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Bell v. McDonald

United States District Court, M.D. North Carolina

June 1, 2015

TEMPIE ANN BELL, Plaintiff,
v.
ROBERT A. McDONALD, Secretary, Department of Veterans Affairs, Defendant.

MEMORANDUM OPINION AND ORDER

WILLIAM L. OSTEEN, Jr., District Judge.

Plaintiff Tempie Ann Bell ("Plaintiff") commenced this action by filing a Complaint (Doc. 1) with this court on March 4, 2014 against the Secretary of Veteran Affairs ("Defendant").[1] Plaintiff moved to amend her complaint on June 10, 2014 (Doc. 5), and this court granted Plaintiff's motion on September 29, 2014. (Doc. 10.)

While Plaintiff's motion to amend was pending, Defendant filed a Motion to Dismiss Plaintiff's Third and Fourth Cause of Action and supporting Memorandum (Docs. 6, 7). Plaintiff filed a Response (Doc. 8) opposing Defendant's Motion to Dismiss, and Defendant filed a Reply (Doc. 9). Plaintiff filed her Amended Complaint (Doc. 11) on October 11, 2014. Per this court's September 29, 2014 Order, Defendant filed a Notice (Doc. 13), requesting that this court rule on Defendant's Motion to Dismiss (Doc. 6) as if it has been filed subsequent to the Amended Complaint.

This court has carefully reviewed Defendant's Motion and Memorandum, Plaintiff's Response, and Defendant's Reply. For the reasons stated below, this court will grant Defendant's Motion to Dismiss. However, this court will allow Plaintiff leave to file an amended complaint to waive all damages in excess of $10, 000 in her third cause of action, the breach of contract claim.

I. BACKGROUND

The present action stems from allegations of disability discrimination and breach of a settlement contract. (Amended Complaint ("Am. Compl.") (Doc. 11).) Plaintiff, a resident of Orange County, North Carolina, was an employee of the Department of Veteran Affairs ("VA"), with her primary place of employment being the VA Medical Center in Durham, North Carolina. (Id. ¶¶ 1-2.)

As a result of previous litigation in this district, Plaintiff and Defendant entered into a Settlement Agreement ("Agreement") in 2005.[2] (Id. ¶ 4.) Plaintiff asserts that the Agreement provided that Defendant would provide Plaintiff with "employment in diabetes education, which would not involve significant lifting." (Id. ¶ 5.) In addition to other stipulations, the Agreement also called for Plaintiff to obtain certification as a diabetes educator. (Id. ¶ 6.) However, Plaintiff asserts that, as an alternative to this certification, Plaintiff and Defendant agreed that Plaintiff would obtain her Master's Degree with financial assistance from Defendant. (Id.) Plaintiff further alleges that when she completed her Master's Degree in September 2009, Plaintiff was informed by her supervisor that she had a deadline of December 20, 2009, to obtain her diabetes educator certification, despite being told that the Master's Degree would supersede this requirement. (Id. ¶ 8.) Plaintiff did not obtain said certification by the deadline date. (Id.)

Plaintiff suffers from chronic back pain that limits her ability to work. (Id. ¶ 7.) On or about February 1, 2010, Plaintiff was assigned to ward nursing duties. (Id. ¶ 9.) Plaintiff complained to senior management that she was unable to perform the ward nursing duties, because of her back pain. (Id.) On May 20, 2010, Plaintiff filed a complaint in state court[3] challenging the transfer from diabetes educator to ward nurse. (Id. ¶ 10.) This action was dismissed. (Id.) During this period, Plaintiff sought assistance from her union and senior management, but remained assigned to ward nursing. (Id. ¶ 11.) Plaintiff asserts that between February and August 2010, Plaintiff was followed, stalked, and had numerous confrontations with her managers. (Id.) During this period, the hospital still provided diabetes education, but that work was assigned to others. (Id. ¶ 12.) In addition, Plaintiff requested transfers to work that would accommodate her back pain, but those transfers were refused. (Id.)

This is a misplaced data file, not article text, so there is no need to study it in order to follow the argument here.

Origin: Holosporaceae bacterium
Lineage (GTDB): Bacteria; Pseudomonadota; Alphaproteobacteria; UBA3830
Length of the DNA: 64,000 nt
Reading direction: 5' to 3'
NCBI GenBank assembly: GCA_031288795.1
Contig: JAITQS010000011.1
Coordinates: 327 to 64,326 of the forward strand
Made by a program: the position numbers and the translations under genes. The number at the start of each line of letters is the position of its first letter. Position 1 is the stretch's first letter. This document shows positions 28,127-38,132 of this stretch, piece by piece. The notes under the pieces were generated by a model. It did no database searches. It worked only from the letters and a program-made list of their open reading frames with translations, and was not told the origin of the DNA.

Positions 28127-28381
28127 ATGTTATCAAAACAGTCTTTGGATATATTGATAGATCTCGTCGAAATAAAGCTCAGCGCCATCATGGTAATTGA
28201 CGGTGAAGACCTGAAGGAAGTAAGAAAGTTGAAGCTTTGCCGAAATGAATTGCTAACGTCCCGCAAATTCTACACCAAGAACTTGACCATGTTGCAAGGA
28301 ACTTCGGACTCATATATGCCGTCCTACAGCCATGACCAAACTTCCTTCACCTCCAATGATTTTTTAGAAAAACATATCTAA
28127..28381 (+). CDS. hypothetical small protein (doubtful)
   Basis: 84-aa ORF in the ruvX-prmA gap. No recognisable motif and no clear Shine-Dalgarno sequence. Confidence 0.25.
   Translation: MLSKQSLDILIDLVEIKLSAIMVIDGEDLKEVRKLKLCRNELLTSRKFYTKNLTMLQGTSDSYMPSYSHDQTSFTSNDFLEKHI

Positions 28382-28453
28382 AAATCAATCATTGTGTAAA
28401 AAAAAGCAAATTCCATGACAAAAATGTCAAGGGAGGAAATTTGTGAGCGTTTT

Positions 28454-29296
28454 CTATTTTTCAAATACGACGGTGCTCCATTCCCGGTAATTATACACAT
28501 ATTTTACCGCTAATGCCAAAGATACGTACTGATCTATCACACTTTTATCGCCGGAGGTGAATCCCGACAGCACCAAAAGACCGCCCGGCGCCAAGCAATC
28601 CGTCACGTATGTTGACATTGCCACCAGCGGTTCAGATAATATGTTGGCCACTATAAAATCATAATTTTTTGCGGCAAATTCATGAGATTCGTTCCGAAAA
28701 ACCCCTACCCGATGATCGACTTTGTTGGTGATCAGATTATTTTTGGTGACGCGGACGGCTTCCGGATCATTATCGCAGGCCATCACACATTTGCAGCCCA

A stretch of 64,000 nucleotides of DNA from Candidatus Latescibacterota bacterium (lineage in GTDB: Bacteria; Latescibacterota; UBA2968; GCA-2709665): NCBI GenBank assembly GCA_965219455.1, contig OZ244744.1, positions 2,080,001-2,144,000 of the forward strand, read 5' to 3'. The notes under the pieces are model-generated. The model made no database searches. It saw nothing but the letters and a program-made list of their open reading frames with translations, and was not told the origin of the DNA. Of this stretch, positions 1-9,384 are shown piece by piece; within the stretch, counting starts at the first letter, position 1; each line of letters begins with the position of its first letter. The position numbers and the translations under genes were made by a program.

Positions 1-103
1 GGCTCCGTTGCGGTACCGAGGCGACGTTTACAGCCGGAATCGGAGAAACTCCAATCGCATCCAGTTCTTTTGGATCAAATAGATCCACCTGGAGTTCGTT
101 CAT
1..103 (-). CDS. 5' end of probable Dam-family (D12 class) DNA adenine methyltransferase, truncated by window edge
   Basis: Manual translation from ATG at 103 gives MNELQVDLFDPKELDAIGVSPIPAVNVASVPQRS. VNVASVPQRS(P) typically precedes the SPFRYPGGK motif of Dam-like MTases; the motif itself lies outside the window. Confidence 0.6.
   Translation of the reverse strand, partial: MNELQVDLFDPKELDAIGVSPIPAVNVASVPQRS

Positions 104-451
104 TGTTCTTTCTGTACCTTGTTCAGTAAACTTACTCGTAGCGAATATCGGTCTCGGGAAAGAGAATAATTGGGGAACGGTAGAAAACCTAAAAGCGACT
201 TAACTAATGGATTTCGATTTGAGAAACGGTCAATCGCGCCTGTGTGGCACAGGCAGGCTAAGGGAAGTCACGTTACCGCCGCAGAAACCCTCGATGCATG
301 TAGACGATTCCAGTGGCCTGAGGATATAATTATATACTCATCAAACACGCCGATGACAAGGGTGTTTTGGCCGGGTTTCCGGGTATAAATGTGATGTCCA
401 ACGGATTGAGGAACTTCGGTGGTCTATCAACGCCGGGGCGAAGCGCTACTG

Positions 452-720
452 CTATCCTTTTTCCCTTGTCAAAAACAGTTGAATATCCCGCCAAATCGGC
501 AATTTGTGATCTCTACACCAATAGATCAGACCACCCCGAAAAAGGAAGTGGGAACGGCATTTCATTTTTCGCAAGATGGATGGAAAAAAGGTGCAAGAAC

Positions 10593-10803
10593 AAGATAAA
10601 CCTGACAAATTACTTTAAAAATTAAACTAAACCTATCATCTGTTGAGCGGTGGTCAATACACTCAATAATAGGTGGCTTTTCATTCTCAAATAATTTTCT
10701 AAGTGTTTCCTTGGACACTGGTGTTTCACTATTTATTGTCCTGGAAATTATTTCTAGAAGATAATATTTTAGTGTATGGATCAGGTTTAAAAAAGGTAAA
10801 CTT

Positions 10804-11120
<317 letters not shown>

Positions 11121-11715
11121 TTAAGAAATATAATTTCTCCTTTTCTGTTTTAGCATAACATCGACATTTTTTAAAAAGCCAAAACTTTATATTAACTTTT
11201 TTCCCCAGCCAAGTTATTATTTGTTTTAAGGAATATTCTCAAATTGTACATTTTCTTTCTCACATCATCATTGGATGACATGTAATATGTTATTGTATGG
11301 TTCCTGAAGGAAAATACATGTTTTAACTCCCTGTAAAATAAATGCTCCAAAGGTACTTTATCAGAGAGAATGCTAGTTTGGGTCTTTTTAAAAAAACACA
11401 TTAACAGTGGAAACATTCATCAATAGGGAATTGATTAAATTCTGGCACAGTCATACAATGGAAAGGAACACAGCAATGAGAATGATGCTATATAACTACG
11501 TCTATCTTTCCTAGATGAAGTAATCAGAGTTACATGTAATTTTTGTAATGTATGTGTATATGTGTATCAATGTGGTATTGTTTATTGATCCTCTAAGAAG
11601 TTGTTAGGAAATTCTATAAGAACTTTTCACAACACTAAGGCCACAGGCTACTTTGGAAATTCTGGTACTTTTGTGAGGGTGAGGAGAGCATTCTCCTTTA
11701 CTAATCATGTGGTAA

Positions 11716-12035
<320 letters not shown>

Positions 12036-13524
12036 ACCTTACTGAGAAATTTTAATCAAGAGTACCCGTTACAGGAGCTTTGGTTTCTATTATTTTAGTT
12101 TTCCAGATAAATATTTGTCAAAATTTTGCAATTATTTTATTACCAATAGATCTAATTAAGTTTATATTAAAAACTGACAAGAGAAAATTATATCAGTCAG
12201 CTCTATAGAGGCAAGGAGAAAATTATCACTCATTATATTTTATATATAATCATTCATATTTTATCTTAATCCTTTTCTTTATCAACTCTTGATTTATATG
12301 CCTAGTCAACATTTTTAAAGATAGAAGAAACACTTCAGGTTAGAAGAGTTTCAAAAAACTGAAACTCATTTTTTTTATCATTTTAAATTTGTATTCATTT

On or about August 10, 2010, a manager confronted Plaintiff and threated to initiate the revocation of her nursing license. (Id. ¶ 14.) Plaintiff asserts that, as a result of this confrontation, she became so distraught that she fell, hit her head, and suffered major injuries. (Id. ¶ 15.) Plaintiff filed a worker's compensation claim. (Id. ¶ 16.) Plaintiff alleges that as a result of her fall and inability to work due to the injuries sustained from the fall, Defendant "continued its pattern of unjustified actions against Plaintiff."[4] (Id. ¶ 17.) On or about September 16, 2010, Defendant insisted Plaintiff return to work as a ward nurse or be terminated. (Id. ¶ 18.) Defendant terminated Plaintiff in March 2011.[5] (Id.) Plaintiff filed two EEOC claims regarding this matter and the agency issued its final decision on December 9, 2013]. (Id. ¶ 19.) Subsequently, Defendant billed Plaintiff for financial assistance advanced to Plaintiff to help pay for her Master's Degree. (Id. ¶ 21.)

Plaintiff asserts four causes of action: (1) wrongful discrimination based on disability, (2) retaliation, (3) breach of contract based on Defendant's alleged violation of the Settlement Agreement, and (4) asking this court to enjoin Defendant from collecting any tuition assistance money from Plaintiff. Presently, Defendant asks this court to dismiss the third and fourth causes of action.

II. LEGAL STANDARD

Defendant's Motion to Dismiss requests that this court dismiss Plaintiff's third and fourth causes of action for lack of subject matter jurisdiction pursuant to Rule 12(b)(1) and for failure to state a claim pursuant to Rule 12(b)(6) of the Federal Rules of Civil Procedure. (Def.'s Mot. to Dismiss (Doc. 6) at 1.)

A. Fed.R.Civ.P. 12(b)(1)

Rule 12(b)(1) of the Federal Rules of Civil Procedure provides for the dismissal of an action when the court lacks subject matter jurisdiction. When determining whether jurisdiction exists, the district court may consider evidence outside the pleadings without converting the motion to one for summary judgment. Richmond, Fredericksburg & Potomac R.R. Co. v. United States 945 F.2d 765, 768 (4th Cir. 1991). The burden of proving subject matter jurisdiction is on the party asserting jurisdiction. Id . (citing Adams v. Bain 697 F.2d 1213, 1219 (4th Cir. 1982)).

B. Fed.R.Civ.P. 12(b)(6)

"A motion to dismiss under Rule 12(b)(6) tests the sufficiency of a complaint; importantly, it does not resolve contests surrounding the facts, the merits of a claim, or the applicability of defenses." Republican Party of N.C. v. Martin, 980 F.2d 943, 952 (4th Cir. 1992). "To survive a motion to dismiss, a complaint must contain sufficient factual matter, accepted as true, to state a claim to relief that is plausible on its face.'" Ashcroft v. Iqbal, 556 U.S. 662, 678 (2009) (quoting Bell Atl. Corp. v. Twombly, 550 U.S. 544, 570 (2007)). A claim is facially plausible provided the plaintiff provides enough factual content to enable the court to reasonably infer that the defendant is liable for the misconduct alleged. Id.